The night is dark, so dark. The sea has laid down and the surface is smooth and soft but the water is thick and rich. Each bob of the bow sends off a wake of light, the phosphoressence of nightlife. The passing jellyfish float by like a lantern without a plug free to roam about.
Anchored on the edge of the mangroves just beckoned for some exploration with the dinghy penetrating the waterways within the mangroves. And so Andrew and I set out this morning in this uninhabited/able mass of mangrove trees, birds, sand and muck, beautiful don’t get me wrong. We knew it would be shallow but outside this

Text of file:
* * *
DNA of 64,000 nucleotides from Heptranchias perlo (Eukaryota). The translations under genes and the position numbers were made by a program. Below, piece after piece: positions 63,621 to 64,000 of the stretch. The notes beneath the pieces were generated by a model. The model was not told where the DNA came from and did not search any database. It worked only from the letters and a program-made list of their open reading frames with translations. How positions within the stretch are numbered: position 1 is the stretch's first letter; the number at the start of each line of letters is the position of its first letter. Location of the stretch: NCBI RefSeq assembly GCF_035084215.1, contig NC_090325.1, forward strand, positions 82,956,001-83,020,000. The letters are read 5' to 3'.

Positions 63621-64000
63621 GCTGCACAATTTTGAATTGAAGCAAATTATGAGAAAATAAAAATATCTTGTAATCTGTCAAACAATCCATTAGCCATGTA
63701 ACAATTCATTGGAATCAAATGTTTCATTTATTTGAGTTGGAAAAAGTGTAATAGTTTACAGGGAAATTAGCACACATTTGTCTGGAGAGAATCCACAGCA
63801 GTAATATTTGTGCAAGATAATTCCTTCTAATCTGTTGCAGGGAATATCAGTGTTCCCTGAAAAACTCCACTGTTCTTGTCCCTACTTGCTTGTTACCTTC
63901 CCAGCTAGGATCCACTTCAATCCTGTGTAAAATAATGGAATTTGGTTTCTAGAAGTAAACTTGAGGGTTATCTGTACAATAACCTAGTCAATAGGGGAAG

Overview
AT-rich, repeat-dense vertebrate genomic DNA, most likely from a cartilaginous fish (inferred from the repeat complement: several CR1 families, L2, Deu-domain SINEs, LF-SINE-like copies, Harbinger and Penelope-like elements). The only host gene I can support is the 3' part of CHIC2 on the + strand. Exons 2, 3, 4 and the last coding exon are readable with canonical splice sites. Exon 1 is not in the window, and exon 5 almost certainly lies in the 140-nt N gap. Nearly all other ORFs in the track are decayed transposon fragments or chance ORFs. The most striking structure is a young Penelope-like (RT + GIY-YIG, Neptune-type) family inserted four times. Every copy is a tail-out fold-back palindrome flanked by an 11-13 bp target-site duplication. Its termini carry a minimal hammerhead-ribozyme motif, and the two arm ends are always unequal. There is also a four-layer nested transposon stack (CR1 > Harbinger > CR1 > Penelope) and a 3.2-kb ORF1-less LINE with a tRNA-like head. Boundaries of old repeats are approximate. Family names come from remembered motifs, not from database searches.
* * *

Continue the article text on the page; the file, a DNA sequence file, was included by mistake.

Leaving from Canouan’s Tyrrel Bay, a sailors’ favorite, we sailed the crossing over to Grenada skirting just outside the volcano zone (Kick ‘Em Jenny that blew here top in 1989 is just 500 feet below the ocean waves and the authorities have created an exclusion zone so no passerby get blown to kingdom come someday).
Certainly I’m not the first to stop here but we are the only one visiting now when all the other more sanitized touristy anchorages are packed with cruisers. The entrance to Laborie in the swell that we have looks impossible from outside passing by with waves breaking all over way offshore on the shoals all